November 19th, 2010 | by NIGEL JAQUISS News | Posted In: CLEAN UP, Politics, Legislature

Oregon's Quarterly Revenue Forecast: Bleeding Stops, At Least For Now

Oregon budget problems

Oregon's quarterly revenue forecast has been a day of doom for the past nine quarters. In each case, state economist Tom Potiowsky told lawmakers projections were worse than previously thought.

Today's forecast brings that nine-quarter losing streak to an end. The forecast today calls for an increase of $119 million from the September forecast.

That's much better news than another decline. But it's not much reason for celebration: nearly half the increase—$57 million—comes from a one-time influx provided by tax deadbeats taking advantage of an amnesty offer by the state. And the rest of the increase comes from a technical change in the way the state collects withholding taxes. But at least the large downward revisions have stopped for now. Lawmakers will still be dealing with massive cuts in January however: projected revenue for the biennium still stands at $1.15 billion less than forecast at the end of the 2009 session.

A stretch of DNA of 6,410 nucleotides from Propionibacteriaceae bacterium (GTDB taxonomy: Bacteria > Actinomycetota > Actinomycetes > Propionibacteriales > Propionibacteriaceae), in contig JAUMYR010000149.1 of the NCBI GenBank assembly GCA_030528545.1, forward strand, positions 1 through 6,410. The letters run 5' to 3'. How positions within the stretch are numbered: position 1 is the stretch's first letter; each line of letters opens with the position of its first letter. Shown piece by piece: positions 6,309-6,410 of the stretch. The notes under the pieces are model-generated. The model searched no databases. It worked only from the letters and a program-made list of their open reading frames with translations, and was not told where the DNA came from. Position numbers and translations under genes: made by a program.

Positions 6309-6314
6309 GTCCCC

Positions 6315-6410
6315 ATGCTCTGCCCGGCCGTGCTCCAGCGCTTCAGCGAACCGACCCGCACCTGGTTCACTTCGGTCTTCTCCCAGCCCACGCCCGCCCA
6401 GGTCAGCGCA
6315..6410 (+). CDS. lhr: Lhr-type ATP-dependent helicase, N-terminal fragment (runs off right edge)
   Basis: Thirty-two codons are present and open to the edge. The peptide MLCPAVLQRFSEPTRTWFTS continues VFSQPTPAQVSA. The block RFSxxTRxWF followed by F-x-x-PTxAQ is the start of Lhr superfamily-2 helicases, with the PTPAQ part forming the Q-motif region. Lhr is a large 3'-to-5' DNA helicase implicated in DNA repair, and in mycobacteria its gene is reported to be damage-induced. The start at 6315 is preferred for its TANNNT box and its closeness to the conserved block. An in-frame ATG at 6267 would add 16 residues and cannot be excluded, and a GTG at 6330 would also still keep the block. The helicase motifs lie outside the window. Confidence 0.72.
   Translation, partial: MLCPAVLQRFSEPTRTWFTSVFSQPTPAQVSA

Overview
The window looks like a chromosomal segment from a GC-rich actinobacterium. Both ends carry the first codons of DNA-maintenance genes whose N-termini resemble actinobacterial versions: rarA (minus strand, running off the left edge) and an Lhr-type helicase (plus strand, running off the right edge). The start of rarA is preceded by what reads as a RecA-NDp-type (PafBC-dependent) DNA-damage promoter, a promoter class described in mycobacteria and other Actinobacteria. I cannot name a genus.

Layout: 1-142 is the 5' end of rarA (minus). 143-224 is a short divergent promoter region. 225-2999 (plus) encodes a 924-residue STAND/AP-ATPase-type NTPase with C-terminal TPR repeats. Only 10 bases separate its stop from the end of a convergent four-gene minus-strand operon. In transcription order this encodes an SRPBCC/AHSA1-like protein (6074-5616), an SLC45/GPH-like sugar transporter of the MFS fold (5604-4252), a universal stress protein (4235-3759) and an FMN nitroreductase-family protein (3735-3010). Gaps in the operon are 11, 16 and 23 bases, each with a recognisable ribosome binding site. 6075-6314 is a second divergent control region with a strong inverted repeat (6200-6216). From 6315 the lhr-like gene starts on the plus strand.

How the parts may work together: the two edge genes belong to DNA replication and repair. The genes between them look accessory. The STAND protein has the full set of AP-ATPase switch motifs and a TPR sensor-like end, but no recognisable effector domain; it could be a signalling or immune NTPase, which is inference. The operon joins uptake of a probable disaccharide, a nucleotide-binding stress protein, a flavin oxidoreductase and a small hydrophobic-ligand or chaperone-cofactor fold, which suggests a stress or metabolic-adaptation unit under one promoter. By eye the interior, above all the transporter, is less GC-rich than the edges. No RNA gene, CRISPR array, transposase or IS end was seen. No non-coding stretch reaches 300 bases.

From the report:
The forecast for total personal income tax receipts during the current biennium was increased $97.7 million from the September forecast. If not for the upcoming changes to the personal income tax withholding formulas, the forecast would have been revised downward.

Gov. Ted Kulongoski, in a statement, continued to hammer at the need to create jobs and change the way Oregon operates.
"Longer term, our challenges persist - and we must continue to proceed and budget with prudence, as well as focus on job creation. Last month's announcement of a major expansion by Intel and this week's improved jobs report are steps in the right direction. But we cannot be satisfied with a slow-growth recovery.

"Also, it will be a mistake to treat the additional revenue forecasted for this biennium as a windfall. We should use that revenue to help address what will now be a $3.5 billion shortfall in the next budget period. The need to "reset" our budget is now all the more compelling.

"In the weeks ahead, I will continue to work with the legislature and with Governor-elect Kitzhaber to better position the state to address the tough decisions that confront us in the next budget period and to continue to improve our economy in the years ahead."
 
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